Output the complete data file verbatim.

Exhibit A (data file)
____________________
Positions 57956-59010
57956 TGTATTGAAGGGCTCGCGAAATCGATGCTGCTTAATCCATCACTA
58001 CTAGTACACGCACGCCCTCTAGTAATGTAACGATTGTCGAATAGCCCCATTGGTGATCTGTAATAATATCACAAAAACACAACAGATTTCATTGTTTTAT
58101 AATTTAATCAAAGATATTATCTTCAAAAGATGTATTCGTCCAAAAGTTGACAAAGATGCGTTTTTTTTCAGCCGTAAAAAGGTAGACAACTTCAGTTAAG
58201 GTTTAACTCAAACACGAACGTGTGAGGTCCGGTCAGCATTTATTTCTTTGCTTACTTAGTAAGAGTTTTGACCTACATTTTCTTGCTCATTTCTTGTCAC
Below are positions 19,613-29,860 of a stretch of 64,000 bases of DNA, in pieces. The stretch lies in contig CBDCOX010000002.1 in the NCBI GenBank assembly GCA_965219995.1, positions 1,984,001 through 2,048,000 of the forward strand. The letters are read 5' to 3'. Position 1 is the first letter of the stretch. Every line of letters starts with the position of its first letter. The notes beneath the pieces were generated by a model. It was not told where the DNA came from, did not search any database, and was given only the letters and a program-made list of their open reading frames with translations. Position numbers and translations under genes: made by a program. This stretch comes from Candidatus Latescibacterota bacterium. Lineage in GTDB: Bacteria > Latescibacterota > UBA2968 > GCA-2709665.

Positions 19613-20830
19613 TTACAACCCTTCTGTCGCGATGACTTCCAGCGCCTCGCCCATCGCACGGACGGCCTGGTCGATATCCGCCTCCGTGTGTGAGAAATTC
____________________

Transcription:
Positions 57956-59010
57956 TGTATTGAAGGGCTCGCGAAATCGATGCTGCTTAATCCATCACTA
58001 CTAGTACACGCACGCCCTCTAGTAATGTAACGATTGTCGAATAGCCCCATTGGTGATCTGTAATAATATCACAAAAACACAACAGATTTCATTGTTTTAT
58101 AATTTAATCAAAGATATTATCTTCAAAAGATGTATTCGTCCAAAAGTTGACAAAGATGCGTTTTTTTTCAGCCGTAAAAAGGTAGACAACTTCAGTTAAG
58201 GTTTAACTCAAACACGAACGTGTGAGGTCCGGTCAGCATTTATTTCTTTGCTTACTTAGTAAGAGTTTTGACCTACATTTTCTTGCTCATTTCTTGTCAC
Below are positions 19,613-29,860 of a stretch of 64,000 bases of DNA, in pieces. The stretch lies in contig CBDCOX010000002.1 in the NCBI GenBank assembly GCA_965219995.1, positions 1,984,001 through 2,048,000 of the forward strand. The letters are read 5' to 3'. Position 1 is the first letter of the stretch. Every line of letters starts with the position of its first letter. The notes beneath the pieces were generated by a model. It was not told where the DNA came from, did not search any database, and was given only the letters and a program-made list of their open reading frames with translations. Position numbers and translations under genes: made by a program. This stretch comes from Candidatus Latescibacterota bacterium. Lineage in GTDB: Bacteria > Latescibacterota > UBA2968 > GCA-2709665.

Positions 19613-20830
19613 TTACAACCCTTCTGTCGCGATGACTTCCAGCGCCTCGCCCATCGCACGGACGGCCTGGTCGATATCCGCCTCCGTGTGTGAGAAATTC